Bank Holiday

Keep-Calm-from-Conde-Nast-Traveller

The Bank Holiday is a quintessentially English institution, it came into being in the Victorian era when it was deemed necessary by the powers that be to legislate certain days as national holidays rather than allow a hotchpotch of unregulated saints days.

Now it has to be said that the very description Bank Holiday is something of a misnomer, it was not as one might be excused for imagining to give exhausted bankers a bit of time off to spend their ill gotten gains, after all what’s the point of giving a bunch of arseholes who spend their working lives fleecing the rest of society a break?  No, in fact Bank Holidays were put on the statutes to give the population as a whole a few days holiday and as we British like to do, make a rule out of it in the process. The law of 1871 (revisited in the Banking & Financial Dealings  Act of 1971 ) continues to this day and is as required backed up each year by a Royal Proclamation of the said dates. 

This has the added advantage of giving the Queen something to do and in turn promulgate the idea that she is at least of some use & thus worthy of the humungous amounts of cash Her Madj. and the other hangers on of the Royal family gets from the British Public (once the bankers have creamed off their take ).

Thus we have a few days splattered through the year when bankers and the staff of many other institutions as well as the wider population as a whole are not obliged to work. 

Two days in May are set aside for Bank Holidays thereby extending weekends by an extra day. And on those bank holiday weekends the great English public go about their Bank Holiday business while involved in no business at all.

This spectred isle, described in old songs as a green and pleasant land is that because for most of the year it pisses down relentlessly with rain, thus should a mayday bank holiday be blessed with clear skies and sunshine the entire population goes into a whirl of activity. It is considered amongst the most heinous of sins to do nothing on a bank holiday when the sun is shining, it’s tantamount to saying you don’t have a life. Thus people with friends do stuff, those without or preferring their own company do stuff, DIY stores & Garden Centres are packed to the gunnels with earnest men & women filling shopping trollies with all manner of DIY home improvement products to be transported home to transform their homes into castles. Others with friends and a garden will often organise a daytime food fest, inviting guests to share in the bank holiday spirit & celebrations.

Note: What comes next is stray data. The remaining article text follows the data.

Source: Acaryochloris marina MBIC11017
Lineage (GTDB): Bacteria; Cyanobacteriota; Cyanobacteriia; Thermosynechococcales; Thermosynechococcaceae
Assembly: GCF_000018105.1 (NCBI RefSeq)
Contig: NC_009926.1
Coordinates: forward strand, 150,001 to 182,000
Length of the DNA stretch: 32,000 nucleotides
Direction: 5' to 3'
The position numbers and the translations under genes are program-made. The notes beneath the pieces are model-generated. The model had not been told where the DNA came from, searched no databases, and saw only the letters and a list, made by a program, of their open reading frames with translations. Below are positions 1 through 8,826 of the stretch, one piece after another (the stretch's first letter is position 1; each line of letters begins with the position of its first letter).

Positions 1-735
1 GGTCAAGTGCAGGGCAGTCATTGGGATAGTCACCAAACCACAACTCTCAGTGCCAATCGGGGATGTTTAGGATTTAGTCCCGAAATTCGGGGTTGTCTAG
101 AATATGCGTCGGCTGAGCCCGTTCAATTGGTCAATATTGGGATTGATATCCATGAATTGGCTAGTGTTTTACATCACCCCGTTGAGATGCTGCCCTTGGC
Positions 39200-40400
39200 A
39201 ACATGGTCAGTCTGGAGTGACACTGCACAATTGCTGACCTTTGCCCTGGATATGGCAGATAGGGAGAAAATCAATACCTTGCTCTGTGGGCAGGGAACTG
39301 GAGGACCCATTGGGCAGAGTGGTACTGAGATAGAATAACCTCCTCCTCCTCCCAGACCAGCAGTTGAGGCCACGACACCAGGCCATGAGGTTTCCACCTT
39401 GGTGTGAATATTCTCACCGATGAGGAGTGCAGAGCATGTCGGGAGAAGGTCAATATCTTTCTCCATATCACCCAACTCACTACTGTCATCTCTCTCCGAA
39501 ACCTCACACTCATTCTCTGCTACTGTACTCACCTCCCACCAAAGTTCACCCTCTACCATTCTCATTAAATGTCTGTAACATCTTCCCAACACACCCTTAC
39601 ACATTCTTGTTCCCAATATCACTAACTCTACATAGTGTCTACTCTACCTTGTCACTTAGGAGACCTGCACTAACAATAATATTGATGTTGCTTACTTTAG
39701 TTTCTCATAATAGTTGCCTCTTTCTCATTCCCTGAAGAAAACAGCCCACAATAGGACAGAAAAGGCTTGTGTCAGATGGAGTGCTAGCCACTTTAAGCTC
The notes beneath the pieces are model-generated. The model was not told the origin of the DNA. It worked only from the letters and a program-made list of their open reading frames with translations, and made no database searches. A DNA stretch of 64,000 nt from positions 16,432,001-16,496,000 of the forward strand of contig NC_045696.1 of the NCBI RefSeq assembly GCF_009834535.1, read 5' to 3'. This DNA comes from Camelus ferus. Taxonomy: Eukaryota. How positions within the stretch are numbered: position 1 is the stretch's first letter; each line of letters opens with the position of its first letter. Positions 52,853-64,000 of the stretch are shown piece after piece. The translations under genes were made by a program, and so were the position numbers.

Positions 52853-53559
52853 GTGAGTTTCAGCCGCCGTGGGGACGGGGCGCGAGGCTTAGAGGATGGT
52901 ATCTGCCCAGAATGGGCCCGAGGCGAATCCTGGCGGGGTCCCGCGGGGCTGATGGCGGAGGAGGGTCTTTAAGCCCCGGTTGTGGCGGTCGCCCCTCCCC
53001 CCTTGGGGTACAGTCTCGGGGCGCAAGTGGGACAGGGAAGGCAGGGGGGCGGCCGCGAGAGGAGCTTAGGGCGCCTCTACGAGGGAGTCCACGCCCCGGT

Before any kind of food fest can begin there are a number of prerequisites to be adhered to. If invited to a do the most important necessity amongst a swathe of English womanhood is to fly into panic and then cultivate a pervasive and all encompassing state of extreme angst. This state of affairs is brought about swiftly with one simple act of inwardly directed self inquiry, what should I wear?

This is quickly followed by frantic scrabbling deep into the recesses of wardrobes & drawers  unvisited through months of winter, in pursuit of summer clothes. 

As outfits are tried on boyfriends and husbands are questioned by usually gentle English Roses who turn into psychotic harpies who act with the forcefulness of Gestapo interrogators when asking their men for opinions on outfits (this is in itself is a futile exercise as none of the opinions voiced regardless of what is opined satisfies the women involved). 

Arguments and/or tears typically  follow and grown men turn to quivering wrecks abject in their guilt for saying the wrong thing.

Resolution is often found through pair bonding trips to high street stores, with the male attending to the females needs whilst visibly displaying a deferential and subservient demeanour.